Russia Cannot Gather Forces of Enough Quality To Achieve Donetsk Aims: U.K.
There has been "intense combat" in the south-central Donetsk region, but little territory has changed hands, Britain's military intelligence said.newsweek.com
Costa Rica rallies late to beat Japan 1-0 in Group E
Keysher Fuller scored in the 81st minute to lift Costa Rica to a 1-0 victory.abcnews.go.com
Costa Rica shocks Japan with a 1-0 victory
Costa Rica shocked Japan with a 1-0 win, thanks to an 81st minute goal from Keysher Fuller, as it kept its hopes of qualifying for the World Cup knockout stages alive with a crucial three points to pull level with Spain and Japan in Group E.edition.cnn.com
Can Ron DeSantis ride the culture war to the White House?
The Florida governor has several things going for him, including the adulation of Fox News, which treats him as a front-runner and has begun casting Trump as yesterday’s man.latimes.com
XPO’s Billionaire Chairman Brad Jacobs Is Hunting for His Next Big Deal
TIME recently spoke with XPO's billionaire chairman Brad Jacobs, about supply chains and why he's looking for his next takeovertime.com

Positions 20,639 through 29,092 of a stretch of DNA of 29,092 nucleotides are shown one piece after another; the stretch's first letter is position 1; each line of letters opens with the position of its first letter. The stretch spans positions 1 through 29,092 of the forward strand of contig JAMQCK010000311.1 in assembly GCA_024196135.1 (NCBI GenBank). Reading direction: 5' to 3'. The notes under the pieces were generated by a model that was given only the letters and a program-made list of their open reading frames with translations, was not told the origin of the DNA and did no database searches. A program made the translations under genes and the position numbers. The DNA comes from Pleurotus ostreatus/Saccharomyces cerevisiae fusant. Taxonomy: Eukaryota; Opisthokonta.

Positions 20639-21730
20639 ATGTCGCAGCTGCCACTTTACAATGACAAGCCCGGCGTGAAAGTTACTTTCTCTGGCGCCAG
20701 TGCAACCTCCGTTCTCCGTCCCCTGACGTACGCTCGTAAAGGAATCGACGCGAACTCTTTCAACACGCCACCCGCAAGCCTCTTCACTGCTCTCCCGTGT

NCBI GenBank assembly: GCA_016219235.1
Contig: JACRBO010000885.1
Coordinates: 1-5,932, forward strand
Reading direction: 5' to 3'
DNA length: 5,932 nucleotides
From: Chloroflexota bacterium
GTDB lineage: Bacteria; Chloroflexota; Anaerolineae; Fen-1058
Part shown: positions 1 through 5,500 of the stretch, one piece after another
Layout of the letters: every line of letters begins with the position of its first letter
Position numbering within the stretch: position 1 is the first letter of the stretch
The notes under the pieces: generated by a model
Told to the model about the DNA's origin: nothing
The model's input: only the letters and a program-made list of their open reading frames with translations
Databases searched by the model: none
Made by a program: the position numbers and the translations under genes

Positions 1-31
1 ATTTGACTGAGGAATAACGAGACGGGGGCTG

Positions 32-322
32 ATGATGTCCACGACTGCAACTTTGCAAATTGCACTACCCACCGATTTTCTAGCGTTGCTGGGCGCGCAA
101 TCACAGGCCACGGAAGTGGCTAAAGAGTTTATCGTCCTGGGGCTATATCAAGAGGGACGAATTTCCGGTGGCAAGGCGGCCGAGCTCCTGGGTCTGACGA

Divided government demands creativity. Here are 3 ways to get things done.
The GOP House will make it difficult for progressive legislation. Democrats need to be creative when thinking about what’s possible over the next two years.washingtonpost.com
The West is finally waking up to the real problem in Iran
The international community must start the putting human rights of Iranians first.washingtonpost.com
After more than 600 mass shootings this year, let’s be honest about guns
The fact that no single action will stop all mass shootings is no excuse not to do things that could prevent some of them, or lower the toll when they happen.washingtonpost.com
He needed emergency surgery days before their wedding. So, they got married in a hospital.